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Activists rally at TriMet offices to demand better, cheaper transit


About 40 people showed up to the rally Friday.
(Photo: Taylor Griggs/BikePortland)

On Transit Equity Day last Friday afternoon activists teamed up for a rally to advocate for public transit investment in the Portland Metro area.

“TriMet must see itself less as a business, and more as a provider of a fundamental human right.”
— Maia Vásconez-Taylor, Bus Riders Unite

The rally was staged outside TriMet headquarters in southeast Portland, and included activists from Bus Riders Unite (OPAL Environmental Justice Oregon), Youth vs. ODOT (Sunrise PDX) and other community groups.

Transit Equity Day is celebrated on Rosa Parks’ birthday to commemorate how she pushed for all people to have equal access to public transit. Parks’ initiation of the Montgomery Bus Boycott in 1955 was foundational to the Civil Rights Movement.

But activists speaking at the rally said that segregation and inequity are still very present in public transit today. They made the connection between accessible, frequent and fare-free transit and the climate crisis, saying that if we want to take serious climate action and get people to drive less, governments need to invest more in public transit and bike infrastructure and less in building and expanding freeways.

Cassie Wilson, a climate, transportation and disability activist who co-founded the Sunrise Movement’s Rural Oregon chapter, talked about her experience navigating transportation as someone who uses a wheelchair.

“I will never be financially secure so long as I’m dependent on a car to get around.”
— Cassie Wilson

Sunrise Rural Oregon chapter leader Cassie Wilson speaks at the rally.
(Photo: Taylor Griggs/BikePortland)

“Next month I’m spending every dollar I’ve ever saved on a wheelchair lift for my van…It feels like it will never really end, because I’ll always be having to save for the next thing, like repairing my brakes or renewing my insurance,” Wilson said. “I will never be financially secure so long as I’m dependent on a car to get around.”

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Speakers at the rally added that people of color and those with low-incomes also face barriers when it comes to being able to get around without having to rely on a car.

“The burdens of our inequitable transportation system are placed on people already burdened by other systems of oppression,” Wilson said.

Back in September we reported on an Oregon Department of Transportation study that showed race and income are directly correlated to rates of deaths and injuries among road users.

High school students from Sunrise PDX.
(Photo: Taylor Griggs/BikePortland)

People of color are overrepresented in traffic fatalities in Portland, and people who live in lower-income neighborhoods farther from the city center, like in east and north Portland, don’t have the same access to public transit as people who live in wealthier parts of town.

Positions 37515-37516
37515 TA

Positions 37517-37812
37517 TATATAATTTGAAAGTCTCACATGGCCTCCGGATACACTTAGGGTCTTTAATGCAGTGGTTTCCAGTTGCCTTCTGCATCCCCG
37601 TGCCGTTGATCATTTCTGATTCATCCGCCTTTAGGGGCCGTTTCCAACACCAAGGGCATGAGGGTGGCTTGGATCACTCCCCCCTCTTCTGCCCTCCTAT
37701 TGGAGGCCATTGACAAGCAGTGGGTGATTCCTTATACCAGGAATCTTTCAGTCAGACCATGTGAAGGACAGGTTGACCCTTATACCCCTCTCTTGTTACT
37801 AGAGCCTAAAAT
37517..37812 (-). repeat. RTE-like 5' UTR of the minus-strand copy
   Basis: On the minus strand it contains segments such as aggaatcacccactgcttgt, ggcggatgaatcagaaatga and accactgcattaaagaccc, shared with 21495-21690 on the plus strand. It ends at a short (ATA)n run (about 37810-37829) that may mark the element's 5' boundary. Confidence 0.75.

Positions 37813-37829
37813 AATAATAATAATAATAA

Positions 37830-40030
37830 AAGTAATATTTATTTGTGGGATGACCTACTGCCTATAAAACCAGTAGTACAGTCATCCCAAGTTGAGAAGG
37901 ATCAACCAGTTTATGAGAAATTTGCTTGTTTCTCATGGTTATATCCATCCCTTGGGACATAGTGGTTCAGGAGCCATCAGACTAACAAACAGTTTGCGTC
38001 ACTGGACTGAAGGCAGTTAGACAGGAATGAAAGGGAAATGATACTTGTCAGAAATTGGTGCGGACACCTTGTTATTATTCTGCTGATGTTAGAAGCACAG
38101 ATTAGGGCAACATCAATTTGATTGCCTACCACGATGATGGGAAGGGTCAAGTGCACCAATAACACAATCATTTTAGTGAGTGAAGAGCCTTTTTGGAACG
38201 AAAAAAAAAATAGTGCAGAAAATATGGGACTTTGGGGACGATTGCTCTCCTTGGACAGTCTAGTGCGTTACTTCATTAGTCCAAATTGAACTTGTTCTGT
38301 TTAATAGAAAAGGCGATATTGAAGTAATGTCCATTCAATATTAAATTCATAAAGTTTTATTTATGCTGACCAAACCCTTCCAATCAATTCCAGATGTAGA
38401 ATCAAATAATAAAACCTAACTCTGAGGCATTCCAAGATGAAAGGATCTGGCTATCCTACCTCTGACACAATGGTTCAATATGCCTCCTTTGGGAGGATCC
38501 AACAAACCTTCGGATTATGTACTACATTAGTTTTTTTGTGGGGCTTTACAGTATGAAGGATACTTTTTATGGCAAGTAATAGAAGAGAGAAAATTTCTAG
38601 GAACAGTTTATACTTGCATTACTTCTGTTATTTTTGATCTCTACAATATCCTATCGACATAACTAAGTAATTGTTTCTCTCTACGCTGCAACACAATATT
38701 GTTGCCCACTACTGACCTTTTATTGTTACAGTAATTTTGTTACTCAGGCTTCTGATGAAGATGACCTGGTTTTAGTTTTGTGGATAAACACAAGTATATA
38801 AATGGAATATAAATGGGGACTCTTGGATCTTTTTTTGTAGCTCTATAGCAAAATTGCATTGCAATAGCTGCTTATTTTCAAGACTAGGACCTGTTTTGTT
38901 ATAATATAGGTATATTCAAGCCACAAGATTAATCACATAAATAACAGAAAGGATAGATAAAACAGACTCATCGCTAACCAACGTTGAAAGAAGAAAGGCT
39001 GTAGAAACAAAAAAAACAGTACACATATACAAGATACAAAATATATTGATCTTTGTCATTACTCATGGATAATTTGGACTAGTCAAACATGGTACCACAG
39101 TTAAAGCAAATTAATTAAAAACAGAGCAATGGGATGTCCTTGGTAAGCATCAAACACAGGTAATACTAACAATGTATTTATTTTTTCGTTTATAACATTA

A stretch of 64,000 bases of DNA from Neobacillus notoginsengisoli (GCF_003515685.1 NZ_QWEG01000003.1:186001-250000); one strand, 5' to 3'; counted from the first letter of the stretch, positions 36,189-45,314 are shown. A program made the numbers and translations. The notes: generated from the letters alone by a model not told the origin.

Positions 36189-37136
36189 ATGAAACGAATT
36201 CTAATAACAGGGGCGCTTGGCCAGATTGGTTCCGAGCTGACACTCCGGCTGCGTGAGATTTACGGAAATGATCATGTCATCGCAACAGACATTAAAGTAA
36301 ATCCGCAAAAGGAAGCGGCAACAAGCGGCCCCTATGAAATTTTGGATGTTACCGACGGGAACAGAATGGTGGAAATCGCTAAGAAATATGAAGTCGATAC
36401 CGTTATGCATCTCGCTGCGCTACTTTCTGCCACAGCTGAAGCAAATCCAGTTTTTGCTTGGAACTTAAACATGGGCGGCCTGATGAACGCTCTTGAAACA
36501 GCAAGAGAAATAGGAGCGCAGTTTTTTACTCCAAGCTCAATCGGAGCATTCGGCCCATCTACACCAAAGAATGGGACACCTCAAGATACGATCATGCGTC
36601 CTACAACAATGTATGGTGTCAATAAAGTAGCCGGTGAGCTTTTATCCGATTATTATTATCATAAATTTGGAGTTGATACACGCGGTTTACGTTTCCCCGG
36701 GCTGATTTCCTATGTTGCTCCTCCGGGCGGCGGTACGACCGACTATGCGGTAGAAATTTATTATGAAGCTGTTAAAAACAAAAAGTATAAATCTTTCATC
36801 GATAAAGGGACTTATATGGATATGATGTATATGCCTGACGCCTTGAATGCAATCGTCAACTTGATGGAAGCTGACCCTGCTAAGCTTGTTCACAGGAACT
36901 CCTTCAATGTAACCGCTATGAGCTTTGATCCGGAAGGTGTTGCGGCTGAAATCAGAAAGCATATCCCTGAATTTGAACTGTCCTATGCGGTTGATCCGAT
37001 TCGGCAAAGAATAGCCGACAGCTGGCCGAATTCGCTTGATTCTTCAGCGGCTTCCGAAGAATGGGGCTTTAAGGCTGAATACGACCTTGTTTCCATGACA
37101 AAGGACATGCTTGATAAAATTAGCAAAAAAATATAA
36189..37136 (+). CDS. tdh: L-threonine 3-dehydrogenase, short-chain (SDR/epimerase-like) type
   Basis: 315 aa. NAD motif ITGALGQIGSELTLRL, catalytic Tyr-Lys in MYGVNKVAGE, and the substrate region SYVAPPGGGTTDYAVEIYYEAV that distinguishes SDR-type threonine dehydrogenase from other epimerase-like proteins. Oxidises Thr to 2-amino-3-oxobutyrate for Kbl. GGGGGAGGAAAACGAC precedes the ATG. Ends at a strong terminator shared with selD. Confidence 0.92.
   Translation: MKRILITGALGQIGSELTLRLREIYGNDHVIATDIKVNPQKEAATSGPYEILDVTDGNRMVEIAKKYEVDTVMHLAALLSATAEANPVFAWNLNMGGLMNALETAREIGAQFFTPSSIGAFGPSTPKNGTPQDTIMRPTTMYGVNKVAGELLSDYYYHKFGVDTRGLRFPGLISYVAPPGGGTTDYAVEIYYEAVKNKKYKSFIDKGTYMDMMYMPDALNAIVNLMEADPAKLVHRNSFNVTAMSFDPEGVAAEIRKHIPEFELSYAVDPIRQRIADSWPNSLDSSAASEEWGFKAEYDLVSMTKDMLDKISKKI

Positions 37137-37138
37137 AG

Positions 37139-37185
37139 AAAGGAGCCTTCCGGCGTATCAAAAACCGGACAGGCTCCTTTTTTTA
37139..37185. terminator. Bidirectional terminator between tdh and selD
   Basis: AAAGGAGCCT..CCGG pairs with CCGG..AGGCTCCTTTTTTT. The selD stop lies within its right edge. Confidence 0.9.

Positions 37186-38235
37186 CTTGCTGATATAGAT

As the sun went down behind the TriMet building and the air started to get chilly, activists at the rally led the group in a series of chants. “We are unstoppable, another world is possible! We are unstoppable, better transit is possible!” the group sang. The famous union anthem “Which Side Are You On” also rang out from the rally, putting a sharp point on activists’ ask that TriMet and the Oregon Department of Transportation choose public transit investment instead of freeway building.

A few TriMet employees, like Multicultural Programs Manager Martín González, showed up at the rally in support of the protesters. Elected officials like Hoa Nguyen, who serves on the David Douglas School Board, and Nadia Hasan, who is on the Beaverton City Council, spoke as well.

“Oregon has some of the highest chronic absenteeism rates in the country. Kids just aren’t coming to school,” Nguyen said. She added that lack of access to transportation is a big reason that kids can’t get to school on time or at all, and wants to do more work to connect TriMet services with public school districts.

Overall, the message at the rally was that public transit is a right, and people shouldn’t be exploited for a profit just because they want to be able to get around freely. Activists called on TriMet to choose serving the people of the Portland Metro area over making a profit.

“TriMet must see itself less as a business, and more as a provider of a fundamental human right. It should be accountable first to its riders,” Maia Vásconez-Taylor, Community Organizer for Bus Riders Unite! said. “Rider demands should be prioritized above any budget, any profit or making any bottom line.”